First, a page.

In this example, the graph is the cube graph, and the drawing actually looks like a cube! Note that we only used the adjacency information to draw the graph– not the fact that is depicts a cube as a three-dimensional object.

**Antipodal Proximity**

So if the network contains negative edges, how would we draw it? We try to place points near to their positive neighbors, so let’s try to put them far away from their negative neighbors. One way to do that is to use what one could call *antipodal proximity*:

Here, *i* is connected by a positive edge to *j*_1 and *j*_2 and by a negative edge to *j*_3. Therefore, we draw *i* near to *j*_1, *j*_2 and to the opposite position of *j*_3. (Just as the inverting amplifier has to be connected to earth, which has an electric potential of zero, we need to specify where the origin is located on the plane.) When we now compute the mean of each node’s neighbors taking into account antipodal, we get the equation

**A x** = **D x**

just as before, but with **D** defined using the sum of absolute edge weights. This gives the signed Laplacian **L** = **D** − **A** that we introduced to compute the signed resistance distance. Let’s apply this new method of drawing signed networks to an actual network with positive and negative edges: The relationships among the tribal groups of the Eastern Central Highlands of New Guinea! The tribal groups of the Eastern Central Highlands of New Guinea can be friendly (“rova”) or antagonistic (“hina”) to each other. The result is a network with positive and negative edges, which we can draw using eigenvectors of the signed Laplacian:

In this graph drawing, positive edges (friendships) are shown as continuous green lines and negative edges (enmity) as dashed red lines. The embedding of the Laplacian clearly put groups of friendly tribes together, and groups of antagonistic tribes apart.

**Conclusion**

To conclude: The graph Laplacian can be used for networks with negative edges, as long as it’s defined by summing over absolute edge weights for the diagonal elements. For completeness, I’ll mention that the signed Laplacian has only nonnegative eigenvalues just like the unsigned Laplacian. However, its smallest eigenvalue is now always zero. In fact, it is larger than zero when all connected components of the network contain cycles with an odd number negative edges. Also, the matrix **D** − **A** defined *without* using absolute values seems to be used in knot theory, see the reference [19] in [1].

**References**

This is my paper describing all this stuff:

[1] Kunegis, Jérôme; Schmidt, Stephan; Lommatzsch, Andreas; Lerner, Jürgen (2010): Spectral Analysis of Signed Graphs for Clustering, Prediction and Visualization. In: Proc. SIAM Int. Conf. on Data Mining. pp. 559–570.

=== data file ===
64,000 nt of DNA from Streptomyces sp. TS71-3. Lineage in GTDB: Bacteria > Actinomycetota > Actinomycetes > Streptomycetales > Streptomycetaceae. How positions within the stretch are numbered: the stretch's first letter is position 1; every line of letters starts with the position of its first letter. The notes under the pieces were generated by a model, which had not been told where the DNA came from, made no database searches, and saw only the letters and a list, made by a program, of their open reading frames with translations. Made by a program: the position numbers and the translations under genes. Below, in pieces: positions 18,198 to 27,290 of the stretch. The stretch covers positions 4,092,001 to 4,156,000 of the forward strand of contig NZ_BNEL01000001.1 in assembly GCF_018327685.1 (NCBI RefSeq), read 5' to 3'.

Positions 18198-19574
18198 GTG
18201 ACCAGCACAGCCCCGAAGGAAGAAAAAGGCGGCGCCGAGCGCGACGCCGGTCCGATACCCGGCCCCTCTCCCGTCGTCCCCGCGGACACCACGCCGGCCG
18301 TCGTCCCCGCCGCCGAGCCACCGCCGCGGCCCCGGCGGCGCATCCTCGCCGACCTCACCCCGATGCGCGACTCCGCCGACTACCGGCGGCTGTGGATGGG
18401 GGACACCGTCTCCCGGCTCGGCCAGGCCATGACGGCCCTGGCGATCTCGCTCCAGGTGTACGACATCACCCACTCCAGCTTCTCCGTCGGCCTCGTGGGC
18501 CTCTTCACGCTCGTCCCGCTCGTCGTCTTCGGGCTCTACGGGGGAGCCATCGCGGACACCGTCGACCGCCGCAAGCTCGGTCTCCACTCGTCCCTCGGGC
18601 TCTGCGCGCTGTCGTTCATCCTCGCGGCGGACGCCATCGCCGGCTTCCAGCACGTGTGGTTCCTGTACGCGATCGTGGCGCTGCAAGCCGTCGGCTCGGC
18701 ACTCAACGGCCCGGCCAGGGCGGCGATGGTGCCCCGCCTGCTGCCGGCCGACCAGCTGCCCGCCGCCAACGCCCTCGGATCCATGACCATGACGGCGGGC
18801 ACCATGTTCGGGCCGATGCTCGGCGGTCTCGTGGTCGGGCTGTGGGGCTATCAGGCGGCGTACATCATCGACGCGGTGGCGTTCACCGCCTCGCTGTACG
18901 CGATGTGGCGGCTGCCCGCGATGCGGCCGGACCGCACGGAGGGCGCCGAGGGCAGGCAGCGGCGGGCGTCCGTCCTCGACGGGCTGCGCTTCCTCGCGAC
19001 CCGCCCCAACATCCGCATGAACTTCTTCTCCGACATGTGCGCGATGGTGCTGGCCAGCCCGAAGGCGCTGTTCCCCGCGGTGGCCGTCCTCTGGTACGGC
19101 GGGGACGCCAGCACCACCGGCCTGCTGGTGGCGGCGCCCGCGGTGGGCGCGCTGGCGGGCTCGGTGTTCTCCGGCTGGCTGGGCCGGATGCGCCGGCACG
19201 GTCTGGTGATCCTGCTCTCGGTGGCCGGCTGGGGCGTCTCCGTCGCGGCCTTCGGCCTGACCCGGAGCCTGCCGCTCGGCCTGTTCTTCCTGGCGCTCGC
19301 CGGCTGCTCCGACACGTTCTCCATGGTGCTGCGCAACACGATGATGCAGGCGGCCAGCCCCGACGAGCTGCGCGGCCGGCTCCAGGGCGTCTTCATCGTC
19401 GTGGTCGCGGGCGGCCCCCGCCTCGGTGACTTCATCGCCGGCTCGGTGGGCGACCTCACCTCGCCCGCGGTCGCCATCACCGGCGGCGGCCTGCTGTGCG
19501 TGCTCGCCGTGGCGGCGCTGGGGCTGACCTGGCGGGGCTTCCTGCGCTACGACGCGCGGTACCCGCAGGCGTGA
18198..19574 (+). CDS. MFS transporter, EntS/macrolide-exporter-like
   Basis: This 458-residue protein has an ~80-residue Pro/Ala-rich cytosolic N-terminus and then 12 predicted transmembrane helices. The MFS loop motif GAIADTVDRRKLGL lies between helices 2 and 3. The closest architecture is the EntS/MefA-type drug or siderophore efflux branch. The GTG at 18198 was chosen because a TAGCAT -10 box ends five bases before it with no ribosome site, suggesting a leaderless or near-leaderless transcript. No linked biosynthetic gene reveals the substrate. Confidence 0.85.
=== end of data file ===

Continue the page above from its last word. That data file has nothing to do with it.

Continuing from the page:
Here’s my reference about the signed resistance distance:

[2] Kunegis, Jérôme; Schmidt, Stephan; Bauckhage, Christian; Mehlitz, Martin; Albayrak, Sahin (2008): Modeling Collaborative Similarity with the Signed Resistance Distance Kernel. In: Proc. European Conf. on Artificial Intelligence. pp. 261–265.

The relationships among the tribal groups of the Eastern Central Highlands of New Guinea are described in the following paper. I have no idea how that data applies to the current situation of these tribes.

[3] Read, Kenneth E. (1954): Cultures of the Central Highlands, New Guinea. * Southwestern Journal of Anthropology *10:1-43.

The actual data is available here.

All this is also covered by Chapter 5 in my PhD thesis:

[4] Kunegis, Jérôme (2011): On the Spectral Evolution of Large Networks. PhD Thesis, University of Koblenz-Landau.

For another dataset of a larger social network with negative edges, see the Slashdot Zoo.

You may also be interested in:

Pingback: 9 Reasons to Have an “Enemy” and “Dislike” Feature on Facebook | networkscience

Reblogged this on Qamar-ud-Din.

Very interesting approach! I wonder how long it took you to conduct the whole experiment and formulate a solution?

Hello Mustafa

For the time it took: I started thinking about signed networks in 2006; I wrote the first paper (with Stephan Schmidt at TU Berlin) in 2007; extracted the Slashdot Zoo signed social network in 2008 (and wrote the paper about it with Christian Bauckhage and Andreas Lommatzsch); and wrote the paper most of the blog entry is based on in 2009, which got accepted at a 2010 conference (SIAM SDM, with Stephan Schmidt, Andreas Lommatzsch and Jürgen Lerner).

Very Inspiring. Viel Erfolg 🙂

Pingback: Lightweight force-directed graph layout – Data Curiosity